The Challenges of Nursing and How to Overcome Them

Why People Go Into Nursing

People choose to become nurses for a variety of reasons, and motivations can be deeply personal. Often it’s because a person has a strong desire to make a positive impact on the lives of others. Nurses play a crucial role in patient care and well-being, and the opportunity to contribute to the health and comfort of individuals can be highly rewarding. Another reason is their passion for healthcare. Some individuals have a genuine interest in healthcare and medicine. Nursing allows them to be actively involved in the field, applying medical knowledge and skills to help patients. A third reason is that nursing offers a wide range of specialties and settings. Whether working in a hospital, clinic, school, or community health setting, nurses can choose a path that aligns with their interests and passions.

Anonymous thought the varied roles of nursing would be more enjoyable than doing the same thing, day in and day out like dental hygienists (her alternate option). But her main motivation was more personal. “I grew up listening to my mom, a licensed practical nurse (LPN), tell stories of how she cared for and loved her patients,” she says. “She rubbed their backs and massaged their feet, changed their position in bed, brought them their medication, refilled their water (and their hopes), and spent many hours bringing comfort to them as well as to their families. She just loved helping and serving them. I wanted to be just like her.“

The Education

Becoming a nurse is not a walk in the park. Nursing programs require prerequisites and can be competitive to get into. These programs include classroom instruction, clinical rotations, skills labs, simulation exercises, didactic courses, and often a capstone or clinical intensive course. But the education doesn’t stop there. Once graduated, nursing students must pass the NCLEX-RN licensing exam to receive their license and then must earn a certain number of Continuing Education (CE) credits each year to be able to keep that license.

“[Studying to become a nurse is] rigorous,” says Anonymous. “I wasn’t single and going to college, I was married and had 4 children. It was rough. I earned a 4-year degree, a Bachelor of Science in Nursing (BSN), and had to carry 12-18 credits every semester as well as over one summer so that I could graduate early in December instead of in May. It was dang hard. But I loved it. I love learning new things. The human body is amazing, and I thought I could make a difference in the world even if it was just one patient at a time.”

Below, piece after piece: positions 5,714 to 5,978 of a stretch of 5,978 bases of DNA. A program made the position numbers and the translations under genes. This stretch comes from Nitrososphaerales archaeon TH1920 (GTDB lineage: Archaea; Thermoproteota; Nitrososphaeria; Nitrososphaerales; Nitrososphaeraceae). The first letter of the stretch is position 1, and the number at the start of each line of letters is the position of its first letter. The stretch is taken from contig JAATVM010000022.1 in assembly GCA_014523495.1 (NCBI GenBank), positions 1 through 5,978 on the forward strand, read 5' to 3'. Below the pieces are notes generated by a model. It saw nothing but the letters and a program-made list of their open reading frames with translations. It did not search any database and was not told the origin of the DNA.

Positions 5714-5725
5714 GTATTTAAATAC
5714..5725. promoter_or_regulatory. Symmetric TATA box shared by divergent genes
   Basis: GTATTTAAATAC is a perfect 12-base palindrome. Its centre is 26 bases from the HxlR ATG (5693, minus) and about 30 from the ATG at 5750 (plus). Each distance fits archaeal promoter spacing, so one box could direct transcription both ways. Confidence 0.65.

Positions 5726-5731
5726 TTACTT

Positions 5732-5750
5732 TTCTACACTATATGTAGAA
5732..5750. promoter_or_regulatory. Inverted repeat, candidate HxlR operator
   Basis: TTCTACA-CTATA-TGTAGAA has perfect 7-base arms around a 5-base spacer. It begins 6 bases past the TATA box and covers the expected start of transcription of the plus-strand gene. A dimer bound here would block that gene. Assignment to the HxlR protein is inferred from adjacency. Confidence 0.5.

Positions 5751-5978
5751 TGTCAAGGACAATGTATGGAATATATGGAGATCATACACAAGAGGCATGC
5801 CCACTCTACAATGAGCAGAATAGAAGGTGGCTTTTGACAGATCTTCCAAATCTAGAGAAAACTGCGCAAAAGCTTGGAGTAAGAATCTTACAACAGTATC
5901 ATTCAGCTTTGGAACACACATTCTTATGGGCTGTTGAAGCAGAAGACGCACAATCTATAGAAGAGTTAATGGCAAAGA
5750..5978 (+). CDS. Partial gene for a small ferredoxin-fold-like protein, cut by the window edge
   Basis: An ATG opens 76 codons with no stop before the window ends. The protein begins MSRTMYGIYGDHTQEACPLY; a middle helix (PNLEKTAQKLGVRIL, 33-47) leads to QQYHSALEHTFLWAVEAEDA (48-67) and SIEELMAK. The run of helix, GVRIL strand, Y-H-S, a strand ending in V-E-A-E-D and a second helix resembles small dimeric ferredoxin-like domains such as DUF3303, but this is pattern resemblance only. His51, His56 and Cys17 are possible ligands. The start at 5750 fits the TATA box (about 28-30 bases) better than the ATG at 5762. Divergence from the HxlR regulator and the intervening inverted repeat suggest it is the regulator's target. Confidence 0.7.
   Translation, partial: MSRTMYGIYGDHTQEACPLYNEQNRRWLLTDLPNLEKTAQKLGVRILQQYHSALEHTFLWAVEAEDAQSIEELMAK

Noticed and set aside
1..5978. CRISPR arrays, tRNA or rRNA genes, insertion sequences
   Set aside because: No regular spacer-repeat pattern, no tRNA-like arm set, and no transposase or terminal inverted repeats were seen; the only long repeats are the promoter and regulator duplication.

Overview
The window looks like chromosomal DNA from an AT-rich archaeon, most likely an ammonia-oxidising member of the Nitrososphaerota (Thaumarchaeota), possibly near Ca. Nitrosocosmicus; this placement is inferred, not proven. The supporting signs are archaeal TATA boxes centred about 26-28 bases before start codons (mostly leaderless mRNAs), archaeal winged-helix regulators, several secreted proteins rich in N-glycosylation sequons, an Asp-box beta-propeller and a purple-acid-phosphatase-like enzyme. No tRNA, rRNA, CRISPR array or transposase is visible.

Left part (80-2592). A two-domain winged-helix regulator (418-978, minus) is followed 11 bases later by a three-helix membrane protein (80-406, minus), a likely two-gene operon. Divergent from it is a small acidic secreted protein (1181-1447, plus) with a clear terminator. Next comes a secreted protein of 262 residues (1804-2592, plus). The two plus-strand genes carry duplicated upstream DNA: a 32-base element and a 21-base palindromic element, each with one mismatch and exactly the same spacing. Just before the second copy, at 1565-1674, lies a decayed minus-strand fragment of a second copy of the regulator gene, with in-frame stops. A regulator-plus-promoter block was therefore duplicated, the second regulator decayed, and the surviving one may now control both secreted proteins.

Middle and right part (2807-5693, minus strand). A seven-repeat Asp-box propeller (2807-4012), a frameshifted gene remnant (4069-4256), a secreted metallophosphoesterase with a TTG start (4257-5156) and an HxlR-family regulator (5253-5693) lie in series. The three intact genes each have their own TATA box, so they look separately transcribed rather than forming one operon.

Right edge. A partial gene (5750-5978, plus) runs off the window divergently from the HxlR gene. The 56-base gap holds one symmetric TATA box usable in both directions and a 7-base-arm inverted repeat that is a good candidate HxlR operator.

This rigorous education process prepares nurses to jump into a demanding field, but it’s not until they use that knowledge that it really starts to stick. “Nursing knowledge and experience is quite different from book learning,” says Anonymous. “Once you see a patient with low blood sugar and are able to give them glucose to get their blood sugar back up, helping to save their life, it’s easier to remember what low blood sugar looks like the next time because you’ve experienced it. See one. Do one. Teach one. It’s experience and determination and a grand desire to keep loving and caring for patients and being there for them that leads to satisfaction and success in your chosen career.”

This base education and the constant process of learning new things is what prepares nurses for the many facets of their careers. Nurses work with families, children, doctors, surgical patients, and expecting mothers. They work in emergency rooms, labor and delivery, outpatient clinics, and surgical rooms. They are needed everywhere, and the longer they work, the more experience they gain, leading them to various areas within the nursing field.

The Clinical Environment

Because nurses work in many different places, the environments vary widely. Working in a private doctor’s clinic is more relaxed than working in an ER. But wherever they are, seeing people in pain or who need help can be difficult, especially when you don’t have the time to be as compassionate and helpful as you want to be.

“Nursing is supposed to increase the quality of life for patients and to love and care for them at some of the most difficult moments of their lives,” says Anonymous. “You go into nursing because of the desire to help patients and care for them, but you aren’t necessarily given the time, resources or ability to be set up for success. You could thrive and do well caring for fewer patients but are often given way too many patients so that caring for them, meeting all of their needs, as well as the expectations of the hospital, is nigh impossible.”

Change is Okay

After years in outpatient care, and after working in several different hospitals, Anonymous decided that it was time for a change. She was tired. She’d had many good experiences and a lot of not-so-great ones. She decided to take a nursing job as a case manager in utilization review. “It’s definitely a different area than floor nursing and doing direct patient care, but I needed to be PRN (work as needed) and have more of a flexible schedule,” she says. “They said it was kind of like detective work, seeking for the signs and symptoms that qualify a patient for inpatient status rather than observation status. It’s a lot of computer work and managing several different applications at one time. I do miss patient care at times, but not enough to go back. At least at this point in my life.”

How to Make the Most of It

With the benefit of 20/20 hindsight, We asked Anonymous what she would tell other nursing students. “My advice would be—at the end of the day—to look back at all the things you did and all the things you accomplished on your shift and find satisfaction and joy in those things you were able to do. If you look at the things you didn’t do, or couldn’t get to, you’ll somehow feel like you failed and that’s a hard way to live.”